Appl Clin Inform 2011; 02(01): 1-17
DOI: 10.4338/ACI-2010-08-RA-0047
Research Article
Schattauer GmbH

HIS-based support of follow-up documentation – concept and implementation for clinical studies

S. Herzberg
1  Department of Medical Informatics and Biomathematics, University of Münster, Germany
2  IT Department, University Hospital of Münster, Germany
,
F. Fritz
1  Department of Medical Informatics and Biomathematics, University of Münster, Germany
,
K. Rahbar
3  Department of Nuclear Medicine, University Hospital of Münster, Germany
4  European Institute of Molecular Imaging, University of Münster, Germany
,
L. Stegger
3  Department of Nuclear Medicine, University Hospital of Münster, Germany
,
M. Schäfers
4  European Institute of Molecular Imaging, University of Münster, Germany
,
M. Dugas
1  Department of Medical Informatics and Biomathematics, University of Münster, Germany
2  IT Department, University Hospital of Münster, Germany
› Author Affiliations
Further Information

Correspondence to:

Susanne Herzberg, Dipl-Inform.
Department of Medical Informatics and Biomathematics
University of Münster
Domagkstraße 9
48149 Münster, Germany

Publication History

received: 27 August 2010

accepted: 20 January 2010

Publication Date:
16 December 2017 (online)

 

Summary

Objective: Follow-up data must be collected according to the protocol of each clinical study, i.e. at certain time points. Missing follow-up information is a critical problem and may impede or bias the analysis of study data and result in delays. Moreover, additional patient recruitment may be necessary due to incomplete follow-up data. Current electronic data capture (EDC) systems in clinical studies are usually separated from hospital information systems (HIS) and therefore can provide limited functionality to support clinical workflow. In two case studies, we assessed the feasibility of HIS-based support of follow-up documentation.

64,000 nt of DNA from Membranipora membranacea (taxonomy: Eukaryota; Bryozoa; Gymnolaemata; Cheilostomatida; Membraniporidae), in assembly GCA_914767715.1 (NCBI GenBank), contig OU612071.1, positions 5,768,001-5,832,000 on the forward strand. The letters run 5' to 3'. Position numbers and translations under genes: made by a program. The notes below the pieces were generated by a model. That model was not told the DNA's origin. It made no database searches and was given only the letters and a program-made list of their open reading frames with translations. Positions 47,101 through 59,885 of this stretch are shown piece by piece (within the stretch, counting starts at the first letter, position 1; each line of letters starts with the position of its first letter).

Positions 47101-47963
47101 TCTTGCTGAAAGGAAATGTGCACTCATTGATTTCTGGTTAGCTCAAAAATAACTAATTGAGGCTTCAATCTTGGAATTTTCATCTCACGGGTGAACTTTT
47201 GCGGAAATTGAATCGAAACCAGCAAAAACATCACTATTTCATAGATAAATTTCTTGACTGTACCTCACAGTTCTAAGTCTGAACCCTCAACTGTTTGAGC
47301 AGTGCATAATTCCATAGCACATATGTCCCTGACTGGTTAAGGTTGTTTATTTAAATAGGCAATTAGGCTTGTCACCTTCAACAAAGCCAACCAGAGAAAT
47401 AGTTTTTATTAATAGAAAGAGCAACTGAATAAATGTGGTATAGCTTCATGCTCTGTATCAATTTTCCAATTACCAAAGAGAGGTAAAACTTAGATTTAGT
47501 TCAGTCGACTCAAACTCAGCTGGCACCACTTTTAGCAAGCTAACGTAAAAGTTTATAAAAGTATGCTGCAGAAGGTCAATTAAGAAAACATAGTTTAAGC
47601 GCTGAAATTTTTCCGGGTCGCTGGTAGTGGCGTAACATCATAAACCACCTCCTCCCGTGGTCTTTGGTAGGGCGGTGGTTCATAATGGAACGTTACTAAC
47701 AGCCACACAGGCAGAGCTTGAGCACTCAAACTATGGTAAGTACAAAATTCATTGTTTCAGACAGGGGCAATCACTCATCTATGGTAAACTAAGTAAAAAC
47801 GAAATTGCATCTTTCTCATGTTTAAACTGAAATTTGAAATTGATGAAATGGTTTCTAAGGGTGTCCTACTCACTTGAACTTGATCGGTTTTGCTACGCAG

Methods: We have developed a data model and a HIS-based workflow to provide follow-up forms according to clinical study protocols. If a follow-up form was due, a database procedure created a follow-up event which was translated by a communication server into an HL7 message and transferred to the import interface of the clinical information system (CIS). This procedure generated the required follow-up form and enqueued a link to it in a work list of the relating study nurses and study physicians, respectively.

Results: A HIS-based follow-up system automatically generated follow-up forms as defined by a clinical study protocol. These forms were scheduled into work lists of study nurses and study physicians. This system was integrated into the clinical workflow of two clinical studies. In a study from nuclear medicine, each scenario from the test concept according to the protocol of the single photon emission computer tomography/computer tomography (SPECT/CT) study was simulated and each scenario passed the test. For a study in psychiatry, 128 follow-up forms were automatically generated within 27 weeks, on average five forms per week (maximum 12, minimum 1 form per week).

Conclusion: HIS-based support of follow-up documentation in clinical studies is technically feasible and can support compliance with study protocols.


#

 


#

Conflict of Interest

The authors declare that they have no conflicts of interest in the research.


Correspondence to:

Susanne Herzberg, Dipl-Inform.
Department of Medical Informatics and Biomathematics
University of Münster
Domagkstraße 9
48149 Münster, Germany